Journalists boycott meeting as Johnson’s team tries to stop critical reporters from attending

Boris Johnson
Support us and go ad-free

On 3 February, Boris Johnson’s team faced a high-profile media walkout after trying to limit who could attend a briefing about Brexit plans.

According to the Independent:

Journalists walked out of a Downing Street briefing on Boris Johnson’s Brexit plans after the prime minister’s director of communications tried to restrict it to selected publications and broadcasters.

It explained that:

when political correspondents from various outlets arrived inside Number 10, they were asked their names and told to stand in two groups on opposite sides of the entrance hall.

Director of communications Lee Cain then invited those on one side to enter and told those on the other to leave.

But in a rare act of solidarity, “all of the correspondents refused to take part in the event on those terms and left Number 10”.

Read on...

Support us and go ad-free

Banning critical media

The Independent clarified that the “planned selective briefing” would likely “involve civil service experts”, and that “it has long been the convention that briefings from politically neutral civil servants are conducted on a strictly non-partisan basis, with publications of all shades of opinion represented to ensure that readers and viewers are kept informed”.

The Guardian‘s Rowena Mason highlighted that Johnson’s team had sought to ban “The Mirror, i, Huffington Post, PoliticsHome, Independent and others”. And she pointed out the extent of journalistic solidarity, saying:

Among those who refused the briefing and walked out included the BBC’s Laura Kuenssberg, ITV’s Robert Peston and political journalists from the Daily Mail, Telegraph, the Sun, Financial Times, and Guardian.

She also stressed that:

The tactics from No 10 mirror those of Donald Trump in the US who has been known to try to exclude journalists from reporting on his activities and represents an escalation of Johnson’s tensions with the media, which have been ramping up in recent weeks.

Trump has notoriously trolled critical media outlets and has openly shown his contempt for the journalistic profession. In 2017, he even called certain media outlets “the enemy of the people”.

Escalating tensions between Johnson and the media

Johnson’s relationship with the media is becoming frostier and frostier. As The Canary reported, Downing Street recently sought to:

freeze out the BBC and other national broadcasters from recording Boris Johnson’s ‘Brexit day’ message, in a move that critics say has “worrying overtones”.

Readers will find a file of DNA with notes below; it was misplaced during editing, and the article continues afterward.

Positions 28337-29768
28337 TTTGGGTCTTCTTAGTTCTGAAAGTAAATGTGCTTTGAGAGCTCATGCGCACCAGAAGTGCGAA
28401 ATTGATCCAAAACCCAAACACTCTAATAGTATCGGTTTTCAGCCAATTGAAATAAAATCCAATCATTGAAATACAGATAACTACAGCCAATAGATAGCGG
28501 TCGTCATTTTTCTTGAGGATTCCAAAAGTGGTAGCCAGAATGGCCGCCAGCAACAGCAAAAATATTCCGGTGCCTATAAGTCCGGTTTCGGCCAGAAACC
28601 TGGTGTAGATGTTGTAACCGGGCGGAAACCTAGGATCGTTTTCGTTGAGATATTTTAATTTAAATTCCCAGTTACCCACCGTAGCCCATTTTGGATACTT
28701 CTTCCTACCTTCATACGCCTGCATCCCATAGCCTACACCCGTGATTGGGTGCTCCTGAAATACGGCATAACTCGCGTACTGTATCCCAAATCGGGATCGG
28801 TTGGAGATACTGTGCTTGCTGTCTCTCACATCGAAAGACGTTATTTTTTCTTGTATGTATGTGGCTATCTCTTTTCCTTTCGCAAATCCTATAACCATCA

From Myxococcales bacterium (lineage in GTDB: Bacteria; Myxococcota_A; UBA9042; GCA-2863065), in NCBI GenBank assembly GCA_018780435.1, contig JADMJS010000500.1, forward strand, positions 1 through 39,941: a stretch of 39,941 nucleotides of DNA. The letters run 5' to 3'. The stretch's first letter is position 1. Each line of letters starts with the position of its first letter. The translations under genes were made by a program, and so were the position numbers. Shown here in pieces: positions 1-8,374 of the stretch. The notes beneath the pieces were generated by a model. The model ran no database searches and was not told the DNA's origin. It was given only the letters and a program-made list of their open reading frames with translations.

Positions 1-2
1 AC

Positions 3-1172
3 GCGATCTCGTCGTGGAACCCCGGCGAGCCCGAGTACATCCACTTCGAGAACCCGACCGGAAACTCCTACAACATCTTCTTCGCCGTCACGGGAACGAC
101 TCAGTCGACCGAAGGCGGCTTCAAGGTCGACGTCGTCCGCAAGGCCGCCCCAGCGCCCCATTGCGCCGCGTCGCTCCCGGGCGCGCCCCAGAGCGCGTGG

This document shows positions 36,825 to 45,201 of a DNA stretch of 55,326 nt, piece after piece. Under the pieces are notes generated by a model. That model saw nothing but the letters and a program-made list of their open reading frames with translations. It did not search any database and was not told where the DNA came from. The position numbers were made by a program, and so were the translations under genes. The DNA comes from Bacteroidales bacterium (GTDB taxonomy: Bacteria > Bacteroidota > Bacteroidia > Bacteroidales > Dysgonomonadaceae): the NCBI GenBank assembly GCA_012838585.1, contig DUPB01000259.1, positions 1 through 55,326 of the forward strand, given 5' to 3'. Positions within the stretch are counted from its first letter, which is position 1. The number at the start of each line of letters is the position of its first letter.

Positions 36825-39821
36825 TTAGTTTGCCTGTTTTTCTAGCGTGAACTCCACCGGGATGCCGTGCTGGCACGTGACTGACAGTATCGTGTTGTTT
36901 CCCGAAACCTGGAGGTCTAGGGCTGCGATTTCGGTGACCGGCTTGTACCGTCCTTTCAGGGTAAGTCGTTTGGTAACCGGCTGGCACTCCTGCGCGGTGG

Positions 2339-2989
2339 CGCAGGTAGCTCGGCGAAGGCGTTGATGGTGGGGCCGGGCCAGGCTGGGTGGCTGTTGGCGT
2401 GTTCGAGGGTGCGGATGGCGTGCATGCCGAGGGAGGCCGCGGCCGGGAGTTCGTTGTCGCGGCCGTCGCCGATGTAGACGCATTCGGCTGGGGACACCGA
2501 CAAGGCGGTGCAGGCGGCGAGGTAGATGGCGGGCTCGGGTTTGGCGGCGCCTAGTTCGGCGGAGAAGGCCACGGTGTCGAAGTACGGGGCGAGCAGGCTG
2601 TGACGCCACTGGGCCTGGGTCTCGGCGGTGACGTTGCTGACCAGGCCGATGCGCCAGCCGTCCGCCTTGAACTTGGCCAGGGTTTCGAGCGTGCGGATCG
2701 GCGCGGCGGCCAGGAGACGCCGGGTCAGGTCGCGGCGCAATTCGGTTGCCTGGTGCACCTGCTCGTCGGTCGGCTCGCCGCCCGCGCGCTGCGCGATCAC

This controversial move followed:

a government boycott of BBC Radio 4’s Today programme and ITV’s Good Morning Britain, with no minister appearing on either since the election. This continues an apparent pattern of Johnson and his team avoiding public and media scrutiny, which began during the 2019 election campaign.

During the election campaign, Johnson did his best to avoid critical media attention. He chickened out of a Channel 4 climate debate, having previously sidestepped a debate with Labour leader Jeremy Corbyn on the same channel. And while Corbyn did an interview with the BBC‘s Andrew Neil, Johnson refused to do the same. The Tory leader also sought to ban critical journalists from his campaign bus.

The Trump-Johnson alliance

Donald Trump previously called Johnson the “Britain Trump”. And the Trump-Johnson alliance is only likely to strengthen post-Brexit. Trump has already spoken of the potential for a “massive” post-Brexit trade deal between the UK and US, for example. He says this could be “far bigger and more lucrative” than any deal with the EU. Speaking in south-east London on 3 February, meanwhile, Johnson said: “We will get going with our friends in America and I share the optimism of President Trump.” After leaving the EU on 31 January, the UK is now seeking international trade deals, including with the US, during the 11-month transition period.

Featured image via BBC News, with additional content via Press Association

Support us and go ad-free

We need your help to keep speaking the truth

Every story that you have come to us with; each injustice you have asked us to investigate; every campaign we have fought; each of your unheard voices we amplified; we do this for you. We are making a difference on your behalf.

Our fight is your fight. You’ve supported our collective struggle every time you gave us a like; and every time you shared our work across social media. Now we need you to support us with a monthly donation.

We have published nearly 2,000 articles and over 50 films in 2021. And we want to do this and more in 2022 but we don’t have enough money to go on at this pace. So, if you value our work and want us to continue then please join us and be part of The Canary family.

In return, you get:

* Advert free reading experience
* Quarterly group video call with the Editor-in-Chief
* Behind the scenes monthly e-newsletter
* 20% discount in our shop

Almost all of our spending goes to the people who make The Canary’s content. So your contribution directly supports our writers and enables us to continue to do what we do: speaking truth, powered by you. We have weathered many attempts to shut us down and silence our vital opposition to an increasingly fascist government and right-wing mainstream media.

With your help we can continue:

* Holding political and state power to account
* Advocating for the people the system marginalises
* Being a media outlet that upholds the highest standards
* Campaigning on the issues others won’t
* Putting your lives central to everything we do

We are a drop of truth in an ocean of deceit. But we can’t do this without your support. So please, can you help us continue the fight?

The Canary Support us